The winter holidays are over and cold weather has settled in. It’s that time of year when a gardener’s thoughts turn to spring, but planting season is months away. What can you do? Grow some spring-blooming bulbs indoors right now, says Tim Pollak, the Garden’s outdoor floriculturist.
“I like forcing tulips for Valentine’s Day,” Pollak said.“Nothing breaks the winter blues more than a pot of blooming tulips.” Pollak and his team have planted more than 11,000 spring-flowering bulbs in 1,665 pots, many of which will be displayed outdoors at the Garden come April. But right now, for a little winter cheer in your home or office, you can buy pots of tulips, daffodils, hyacinths, and other bulbs at garden centers, stores, and online.
The Big Chill
Commercial growers place bulbs in chilled coolers to create winter-like conditions, which some bulbs, like daffodils and tulips, need before they’ll bloom. Once they are potted and sent to stores, they quickly sprout leaves followed by flowers for a bit of instant gratification long before spring. “The Garden’s three new walk-in coolers allow me to play with forced tulips in a way we haven’t done before. We can have varieties of tulips that bloom early, mid-, and late-season,” Pollak said.
From the time they push up leaves, the bulbs may take two to four weeks or more to flower. When you bring the pots home, give them about two weeks of indirect sunlight and cool temperatures, if possible. When the leaves are 3 to 5 inches tall, move the pots to a warmer spot and a bright, sunny window. Once flower buds develop, move the pot to a place with indirect light, which will prolong the bloom period. Here are a few of Pollak’s favorites:
Daffodils are among the easiest bulbs to grow indoors. They range in size from 6 inches to more than a foot tall. “I teach a lot of dish garden classes,” Pollak said. “I like ‘Tete-a-Tete’ (Narcissus ‘Tete-a-Tete’) daffodils in dish gardens because they don’t overpower the other plants.” This diminutive, buttery yellow heirloom daffodil is lightly fragrant and blooms for ten days or more.
“Hyacinths are some of my favorites,” Pollak said. “They have outstanding fragrance that fills the room.” Grown indoors in January, they typically bloom from Valentine’s Day to late February. Each bulb produces thick succulent leaves and a central spike of tight flower clusters. Water around the inside edge of the pot to avoid getting the leaves wet. The soil should be moist, but not waterlogged, which can cause the bulbs and roots to rot.
Grape Hyacinth (Muscari)
“Muscari may be a little harder to find in January, but it’s more unusual,” Pollak said. “They’re different and offer several colors—white, blue, and shades of soft, shell pink. Muscari are good for dish gardens and their foliage lasts a long time.” And the flowers sometimes have a faint fragrance of bubblegum. Some growers offer combination pots of daffodils or tulips with grape hyacinths.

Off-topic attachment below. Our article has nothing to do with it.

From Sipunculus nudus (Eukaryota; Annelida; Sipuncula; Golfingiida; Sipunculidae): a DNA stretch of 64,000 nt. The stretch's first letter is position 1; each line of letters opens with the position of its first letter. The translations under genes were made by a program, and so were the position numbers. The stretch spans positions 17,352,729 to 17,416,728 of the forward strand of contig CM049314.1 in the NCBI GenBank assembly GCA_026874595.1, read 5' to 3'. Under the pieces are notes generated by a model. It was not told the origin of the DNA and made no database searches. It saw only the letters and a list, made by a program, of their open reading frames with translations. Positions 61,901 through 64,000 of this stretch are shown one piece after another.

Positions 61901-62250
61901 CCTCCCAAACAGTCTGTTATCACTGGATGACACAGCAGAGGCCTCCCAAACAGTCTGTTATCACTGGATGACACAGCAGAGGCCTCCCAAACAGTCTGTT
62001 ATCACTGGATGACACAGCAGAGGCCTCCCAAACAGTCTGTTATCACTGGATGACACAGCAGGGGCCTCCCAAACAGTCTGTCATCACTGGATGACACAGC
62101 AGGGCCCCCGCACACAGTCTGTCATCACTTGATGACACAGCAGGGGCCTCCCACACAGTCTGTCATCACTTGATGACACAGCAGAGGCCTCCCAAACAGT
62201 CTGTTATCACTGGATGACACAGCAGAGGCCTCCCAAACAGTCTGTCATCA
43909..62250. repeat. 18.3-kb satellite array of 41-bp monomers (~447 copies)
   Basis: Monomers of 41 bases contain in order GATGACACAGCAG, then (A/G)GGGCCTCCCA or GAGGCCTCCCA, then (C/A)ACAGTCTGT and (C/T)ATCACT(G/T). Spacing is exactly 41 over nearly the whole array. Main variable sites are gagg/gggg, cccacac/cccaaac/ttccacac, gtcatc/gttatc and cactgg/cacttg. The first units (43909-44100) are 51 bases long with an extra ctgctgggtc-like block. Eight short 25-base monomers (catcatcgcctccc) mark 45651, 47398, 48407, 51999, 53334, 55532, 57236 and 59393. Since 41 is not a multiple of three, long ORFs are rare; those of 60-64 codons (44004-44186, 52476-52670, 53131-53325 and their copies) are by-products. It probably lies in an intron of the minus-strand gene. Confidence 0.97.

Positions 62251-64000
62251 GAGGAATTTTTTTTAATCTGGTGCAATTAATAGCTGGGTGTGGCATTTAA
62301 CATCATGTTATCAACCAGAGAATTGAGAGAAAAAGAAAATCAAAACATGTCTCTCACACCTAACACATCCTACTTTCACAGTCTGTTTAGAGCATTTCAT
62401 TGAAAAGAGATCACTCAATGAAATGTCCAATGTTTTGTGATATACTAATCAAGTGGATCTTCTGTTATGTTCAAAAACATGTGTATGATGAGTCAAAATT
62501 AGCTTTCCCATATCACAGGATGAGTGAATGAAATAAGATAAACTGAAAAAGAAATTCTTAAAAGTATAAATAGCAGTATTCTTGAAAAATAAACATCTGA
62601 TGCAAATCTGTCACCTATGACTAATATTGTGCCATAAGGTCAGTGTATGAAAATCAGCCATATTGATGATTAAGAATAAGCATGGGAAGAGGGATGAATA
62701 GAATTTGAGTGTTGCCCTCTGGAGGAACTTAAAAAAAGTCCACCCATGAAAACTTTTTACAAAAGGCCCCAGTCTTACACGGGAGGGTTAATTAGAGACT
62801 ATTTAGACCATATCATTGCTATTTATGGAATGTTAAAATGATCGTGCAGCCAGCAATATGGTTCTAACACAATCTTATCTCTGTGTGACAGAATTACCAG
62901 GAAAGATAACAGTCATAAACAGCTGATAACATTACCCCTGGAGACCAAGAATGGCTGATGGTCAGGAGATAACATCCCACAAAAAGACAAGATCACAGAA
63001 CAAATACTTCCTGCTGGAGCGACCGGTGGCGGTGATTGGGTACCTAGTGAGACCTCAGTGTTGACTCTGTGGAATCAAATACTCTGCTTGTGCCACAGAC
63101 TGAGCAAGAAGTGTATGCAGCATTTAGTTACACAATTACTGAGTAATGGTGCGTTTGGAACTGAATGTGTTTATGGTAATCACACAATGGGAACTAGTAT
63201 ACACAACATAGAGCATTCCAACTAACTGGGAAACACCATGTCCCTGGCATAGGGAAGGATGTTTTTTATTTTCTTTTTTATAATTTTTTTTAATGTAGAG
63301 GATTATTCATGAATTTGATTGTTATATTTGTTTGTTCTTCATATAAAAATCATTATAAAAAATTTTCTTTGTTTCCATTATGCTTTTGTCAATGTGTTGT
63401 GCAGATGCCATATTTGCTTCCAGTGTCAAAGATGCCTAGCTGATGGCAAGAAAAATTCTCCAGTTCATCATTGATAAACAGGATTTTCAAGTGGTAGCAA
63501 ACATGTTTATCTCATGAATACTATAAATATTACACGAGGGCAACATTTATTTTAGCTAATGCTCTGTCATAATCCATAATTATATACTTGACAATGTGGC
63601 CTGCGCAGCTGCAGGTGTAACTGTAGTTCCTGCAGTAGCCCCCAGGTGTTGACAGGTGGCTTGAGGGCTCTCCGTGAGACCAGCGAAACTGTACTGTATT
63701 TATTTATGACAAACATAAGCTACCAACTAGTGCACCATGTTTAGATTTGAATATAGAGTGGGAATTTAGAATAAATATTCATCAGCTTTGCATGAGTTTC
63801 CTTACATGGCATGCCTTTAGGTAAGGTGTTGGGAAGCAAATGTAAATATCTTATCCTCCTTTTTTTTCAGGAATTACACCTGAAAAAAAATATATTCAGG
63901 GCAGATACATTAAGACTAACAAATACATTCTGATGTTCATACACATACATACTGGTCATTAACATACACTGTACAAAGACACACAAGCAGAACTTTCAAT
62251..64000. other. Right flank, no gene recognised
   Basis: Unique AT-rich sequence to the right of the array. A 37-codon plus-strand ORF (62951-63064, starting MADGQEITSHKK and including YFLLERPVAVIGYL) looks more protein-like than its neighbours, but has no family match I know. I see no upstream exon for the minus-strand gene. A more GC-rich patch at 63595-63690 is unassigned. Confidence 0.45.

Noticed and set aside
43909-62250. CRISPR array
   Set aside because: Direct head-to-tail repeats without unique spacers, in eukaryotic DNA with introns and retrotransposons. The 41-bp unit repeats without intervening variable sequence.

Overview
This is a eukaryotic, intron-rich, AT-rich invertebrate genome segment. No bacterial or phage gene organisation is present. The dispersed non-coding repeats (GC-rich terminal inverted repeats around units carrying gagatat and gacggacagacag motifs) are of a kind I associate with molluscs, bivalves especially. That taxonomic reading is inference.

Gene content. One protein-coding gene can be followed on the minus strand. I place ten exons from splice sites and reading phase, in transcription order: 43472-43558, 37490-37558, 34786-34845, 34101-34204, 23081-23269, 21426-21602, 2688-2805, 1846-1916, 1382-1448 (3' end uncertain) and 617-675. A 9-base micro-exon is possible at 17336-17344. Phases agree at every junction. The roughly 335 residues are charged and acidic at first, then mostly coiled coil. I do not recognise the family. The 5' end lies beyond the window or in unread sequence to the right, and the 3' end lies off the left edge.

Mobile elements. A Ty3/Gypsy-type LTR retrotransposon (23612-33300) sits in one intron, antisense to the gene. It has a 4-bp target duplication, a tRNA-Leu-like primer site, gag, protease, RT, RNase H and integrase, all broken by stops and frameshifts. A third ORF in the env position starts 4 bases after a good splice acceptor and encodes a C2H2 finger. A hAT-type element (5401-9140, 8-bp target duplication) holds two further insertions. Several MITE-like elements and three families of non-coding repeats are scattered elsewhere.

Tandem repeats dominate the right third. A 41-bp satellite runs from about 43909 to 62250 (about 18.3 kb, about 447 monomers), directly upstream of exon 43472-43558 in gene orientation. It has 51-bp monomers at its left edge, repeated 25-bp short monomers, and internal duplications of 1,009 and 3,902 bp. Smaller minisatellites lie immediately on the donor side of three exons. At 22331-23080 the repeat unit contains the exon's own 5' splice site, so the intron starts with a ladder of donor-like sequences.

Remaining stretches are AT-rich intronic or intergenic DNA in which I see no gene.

These colorful flowering jewels are as special as roses in winter. Once the flower bud emerges, move the pot into direct sunlight in a cool room if possible. After the flowers open, move the pots anywhere indoors. The cooler the air temperature, the longer the flowers will last.
Amaryllis bulbs do not need chilling. They’re sold as gift plants during the holidays, but come January they’re often on sale. “Planting one now brings a great surprise for February,” Pollak said. “And you can keep them indefinitely. I have one that’s nine years old and has multiplied. It usually blooms by Valentine’s Day.”
Recycle, Reuse the Bulbs
Once they’re finished blooming, daffodils, hyacinths, and Muscari bulbs can be saved and planted in the garden for bloom next year. Exceptions are paperwhite daffodils, which are not hardy in our area, and tulips, which are typically spent. You can try replanting tulip bulbs this spring in an area outdoors that will remain fairly dry throughout the year. Or, brush off the soil and spent leaves and store the bulbs in a paper bag until fall when you can replant them.
For all bulbs forced indoors, allow the stems and foliage to continue growing, which produces energy in the bulb for next year’s flowers. “Once they’ve finished blooming indoors, let the foliage die back and keep the pots in a cold—but not freezing—spot,” Pollak said. “They’ve spent their energy blooming indoors this year, but they’ll bloom again the following winter.” When the leaves turn yellow, stop watering. When the leaves are completely dry, give a little tug and they’ll come away from the bulbs.
Pollak recommends keeping the pots in the garage for several weeks or in a protected spot next to a building. “Leave the bulbs in the pots,” he said. “If you put the pots outside, you could cover them with leaves.” The goal is to gradually acclimate the bulbs to freezing temperatures before you transplant them into the garden come March or April.